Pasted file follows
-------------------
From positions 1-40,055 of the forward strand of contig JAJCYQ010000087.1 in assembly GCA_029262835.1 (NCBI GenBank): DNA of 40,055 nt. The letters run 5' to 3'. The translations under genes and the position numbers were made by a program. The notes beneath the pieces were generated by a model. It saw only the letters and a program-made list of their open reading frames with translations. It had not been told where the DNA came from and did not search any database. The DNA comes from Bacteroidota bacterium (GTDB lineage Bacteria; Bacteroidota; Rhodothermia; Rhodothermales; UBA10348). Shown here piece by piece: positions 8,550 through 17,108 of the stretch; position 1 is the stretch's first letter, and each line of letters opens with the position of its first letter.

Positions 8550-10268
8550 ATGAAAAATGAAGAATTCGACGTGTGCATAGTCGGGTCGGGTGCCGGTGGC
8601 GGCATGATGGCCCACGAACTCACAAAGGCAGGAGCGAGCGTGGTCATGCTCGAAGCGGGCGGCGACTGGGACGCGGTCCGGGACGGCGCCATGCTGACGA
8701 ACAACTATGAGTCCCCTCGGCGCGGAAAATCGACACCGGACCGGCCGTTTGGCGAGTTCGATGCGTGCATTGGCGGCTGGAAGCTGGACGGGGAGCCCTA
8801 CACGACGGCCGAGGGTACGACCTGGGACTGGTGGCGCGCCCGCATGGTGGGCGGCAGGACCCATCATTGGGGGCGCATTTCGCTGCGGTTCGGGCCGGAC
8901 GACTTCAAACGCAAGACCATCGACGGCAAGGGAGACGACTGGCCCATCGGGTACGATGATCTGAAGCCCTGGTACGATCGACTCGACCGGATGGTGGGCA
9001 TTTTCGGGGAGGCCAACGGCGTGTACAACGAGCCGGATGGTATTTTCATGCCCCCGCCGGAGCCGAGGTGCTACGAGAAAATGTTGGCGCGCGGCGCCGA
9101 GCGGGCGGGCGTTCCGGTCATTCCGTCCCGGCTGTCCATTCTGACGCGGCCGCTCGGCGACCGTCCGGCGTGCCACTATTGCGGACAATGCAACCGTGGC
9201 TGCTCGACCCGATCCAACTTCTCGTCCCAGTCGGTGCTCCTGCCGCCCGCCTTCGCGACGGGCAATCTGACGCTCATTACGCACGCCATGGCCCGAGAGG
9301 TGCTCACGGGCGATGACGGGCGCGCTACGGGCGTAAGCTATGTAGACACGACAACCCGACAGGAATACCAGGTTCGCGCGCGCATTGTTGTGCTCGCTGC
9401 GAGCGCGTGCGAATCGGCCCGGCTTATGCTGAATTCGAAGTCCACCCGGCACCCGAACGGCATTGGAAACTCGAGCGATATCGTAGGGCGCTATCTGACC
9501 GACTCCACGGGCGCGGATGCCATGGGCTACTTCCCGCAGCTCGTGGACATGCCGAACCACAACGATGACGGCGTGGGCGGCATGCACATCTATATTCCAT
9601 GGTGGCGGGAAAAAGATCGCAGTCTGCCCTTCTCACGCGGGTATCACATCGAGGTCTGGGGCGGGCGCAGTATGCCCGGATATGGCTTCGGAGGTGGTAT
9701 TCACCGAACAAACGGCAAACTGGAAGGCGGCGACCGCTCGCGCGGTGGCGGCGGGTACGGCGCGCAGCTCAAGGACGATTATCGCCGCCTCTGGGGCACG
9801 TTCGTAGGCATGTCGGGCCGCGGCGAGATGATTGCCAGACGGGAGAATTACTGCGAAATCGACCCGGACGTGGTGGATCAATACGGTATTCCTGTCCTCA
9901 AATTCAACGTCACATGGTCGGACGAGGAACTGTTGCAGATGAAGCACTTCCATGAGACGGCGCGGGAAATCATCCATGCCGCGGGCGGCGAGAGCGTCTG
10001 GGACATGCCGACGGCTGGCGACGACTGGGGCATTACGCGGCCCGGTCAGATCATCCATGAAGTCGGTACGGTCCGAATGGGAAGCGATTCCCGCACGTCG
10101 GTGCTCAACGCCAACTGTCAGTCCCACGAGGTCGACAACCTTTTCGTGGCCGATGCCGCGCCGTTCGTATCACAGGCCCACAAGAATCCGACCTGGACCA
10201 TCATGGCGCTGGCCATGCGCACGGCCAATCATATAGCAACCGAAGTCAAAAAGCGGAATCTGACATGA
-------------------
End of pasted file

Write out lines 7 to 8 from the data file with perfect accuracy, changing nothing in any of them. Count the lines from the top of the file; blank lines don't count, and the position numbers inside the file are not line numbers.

8901 GACTTCAAACGCAAGACCATCGACGGCAAGGGAGACGACTGGCCCATCGGGTACGATGATCTGAAGCCCTGGTACGATCGACTCGACCGGATGGTGGGCA
9001 TTTTCGGGGAGGCCAACGGCGTGTACAACGAGCCGGATGGTATTTTCATGCCCCCGCCGGAGCCGAGGTGCTACGAGAAAATGTTGGCGCGCGGCGCCGA